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MDMA For Treating Alcohol And Substance Use Disorders? The Results Are Positive...

You may have heard about MDMA-assisted therapy for Post-Traumatic Stress Disorder (PTSD) but have you heard about MDMA-assisted therapy for Alcohol Use Disorder (AUD)?

According to this preliminary study by researchers in the UK…

it shows promising results.

Sessa et al., (2021) carried out a study using MDMA with 14 participants. They wanted to find out if the therapeutic benefits of MDMA would be well tolerated and whether drinking behaviour, quality of life and psychosocial functioning would be improved. Participants were offered an eight-week, 10-session, psychotherapy course with sessions 3 and 10 being six to eight hour MDMA assisted sessions. All participants had undergone detoxification prior to starting therapy and were ‘sober’. The study lasted 10 months overall.

Results from the study suggested that MDMA was in fact beneficial. At nine months post-therapy, 11 of the 14 participants were drinking fewer than 14 alcohol units per week - compared with an average pre-therapy/detox consumption of 130 units! Average alcohol consumption across the group at the nine-month follow-up was 18.7 units! General mood was elevated, anxiety decreased, and depression also reduced across the group over the course of 10 months.

As you can see, the results are positive across the board. The researchers put this down to MDMA’s effects of increased empathy and compassion for ‘the self’ resulting in increased self-awareness and a subsequent reduction in harmful behaviour - something that makes total sense in my thinking.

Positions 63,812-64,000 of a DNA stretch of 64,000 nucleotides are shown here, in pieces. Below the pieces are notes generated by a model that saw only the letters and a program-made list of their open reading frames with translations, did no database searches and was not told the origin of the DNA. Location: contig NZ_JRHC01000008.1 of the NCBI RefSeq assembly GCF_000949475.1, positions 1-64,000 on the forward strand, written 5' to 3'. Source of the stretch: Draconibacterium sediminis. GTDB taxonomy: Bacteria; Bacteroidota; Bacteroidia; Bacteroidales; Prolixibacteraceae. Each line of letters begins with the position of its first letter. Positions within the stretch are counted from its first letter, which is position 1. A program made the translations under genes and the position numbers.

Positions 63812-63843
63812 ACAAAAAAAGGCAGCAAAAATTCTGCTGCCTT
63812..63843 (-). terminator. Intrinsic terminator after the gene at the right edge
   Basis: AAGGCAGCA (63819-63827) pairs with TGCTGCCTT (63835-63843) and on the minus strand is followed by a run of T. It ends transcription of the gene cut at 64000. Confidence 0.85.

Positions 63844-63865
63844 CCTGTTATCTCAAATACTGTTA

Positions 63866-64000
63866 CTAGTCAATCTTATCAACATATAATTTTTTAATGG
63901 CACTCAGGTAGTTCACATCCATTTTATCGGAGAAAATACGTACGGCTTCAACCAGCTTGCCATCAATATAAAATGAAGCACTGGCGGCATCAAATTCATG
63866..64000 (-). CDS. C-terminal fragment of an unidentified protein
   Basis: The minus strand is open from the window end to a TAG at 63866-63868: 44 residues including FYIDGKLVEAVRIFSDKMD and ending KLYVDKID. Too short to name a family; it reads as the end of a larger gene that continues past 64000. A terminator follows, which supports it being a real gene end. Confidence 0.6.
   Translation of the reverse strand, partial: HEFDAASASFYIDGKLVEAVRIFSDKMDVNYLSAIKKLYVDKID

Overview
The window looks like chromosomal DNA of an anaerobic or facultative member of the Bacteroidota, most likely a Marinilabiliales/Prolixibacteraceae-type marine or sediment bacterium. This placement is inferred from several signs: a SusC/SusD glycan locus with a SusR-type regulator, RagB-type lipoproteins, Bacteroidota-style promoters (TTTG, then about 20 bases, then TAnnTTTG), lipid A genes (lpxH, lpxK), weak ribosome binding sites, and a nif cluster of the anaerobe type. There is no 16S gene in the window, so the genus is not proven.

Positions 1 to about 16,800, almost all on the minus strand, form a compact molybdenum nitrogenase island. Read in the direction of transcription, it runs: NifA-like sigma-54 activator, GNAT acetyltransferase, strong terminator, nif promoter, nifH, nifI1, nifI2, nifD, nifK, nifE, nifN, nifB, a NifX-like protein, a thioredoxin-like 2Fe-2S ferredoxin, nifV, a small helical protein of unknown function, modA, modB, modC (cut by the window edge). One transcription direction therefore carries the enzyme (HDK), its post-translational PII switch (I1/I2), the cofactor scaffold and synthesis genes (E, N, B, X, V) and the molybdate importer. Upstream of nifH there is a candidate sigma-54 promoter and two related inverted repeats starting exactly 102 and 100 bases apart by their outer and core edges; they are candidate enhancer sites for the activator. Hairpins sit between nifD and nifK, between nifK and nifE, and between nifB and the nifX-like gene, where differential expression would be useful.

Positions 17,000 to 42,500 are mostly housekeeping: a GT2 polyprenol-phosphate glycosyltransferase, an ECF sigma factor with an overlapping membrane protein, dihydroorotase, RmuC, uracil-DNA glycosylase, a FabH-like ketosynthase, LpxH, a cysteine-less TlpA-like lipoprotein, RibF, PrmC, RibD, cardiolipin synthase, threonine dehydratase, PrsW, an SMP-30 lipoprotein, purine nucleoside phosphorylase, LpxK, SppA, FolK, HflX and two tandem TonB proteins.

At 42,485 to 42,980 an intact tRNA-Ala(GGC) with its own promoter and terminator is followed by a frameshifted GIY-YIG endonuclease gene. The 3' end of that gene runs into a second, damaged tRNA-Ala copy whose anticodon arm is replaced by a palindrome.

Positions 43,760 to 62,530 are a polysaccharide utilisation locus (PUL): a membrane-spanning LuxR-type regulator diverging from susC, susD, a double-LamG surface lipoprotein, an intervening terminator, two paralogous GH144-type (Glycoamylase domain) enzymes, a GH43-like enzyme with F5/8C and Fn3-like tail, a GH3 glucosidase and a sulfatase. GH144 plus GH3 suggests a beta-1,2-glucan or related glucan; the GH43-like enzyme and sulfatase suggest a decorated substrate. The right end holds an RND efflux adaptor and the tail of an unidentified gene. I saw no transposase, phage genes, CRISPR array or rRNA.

So…

why does it work?

There are many schools of thought but the one that makes the most sense to me, apart from the increased self-compassion and empathy mentioned above, is that MDMA allows you to access and ‘process’ past memories that you wouldn’t normally do without the ‘help’ of MDMA. You can access and process these memories without getting over-emotional and shutting down the process altogether. This then brings awareness and insight which helps you overcome whatever it was that was residing in your subconscious, causing you harm, and contributing to your harmful behaviour (excessive drinking).

There were of course limitations to this study, as there are with all studies. First of all, it was very small - just 14 participants. Secondly, it wasn’t randomised. And thirdly, there wasn’t a control group so we don’t know if the results would have been similar if MDMA wasn’t a factor. But, it’s a good start and possibly a view of things to come in the future.

Where can you discover more about what’s going on in the world of MDMA and other ‘assisted’ therapies? Visit https://www.clerkenwellhealth.com/contact to register for trials, or just Google ‘psychedelic therapy’ and do your own research.

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References

Batz, A. (2014). Rock Maze [Photograph]. Unsplash. https://unsplash.com/photos/betmVWGYcLY

Sessa, B., Higbed, L., Steve O’Brien, Durant, C., Sakal, C., Titheradge, D., Tim, M. W., Anna Rose-Morris, Elsa Brew-Girard, Burrows, S., Wiseman, C., Wilson, S., Rickard, J., & David, J. N. (2021). First study of safety and tolerability of 3,4-methylenedioxymethamphetamine-assisted psychotherapy in patients with alcohol use disorder. J Psychopharmacol, 35(4), 375-383. https://10.1177/0269881121991792

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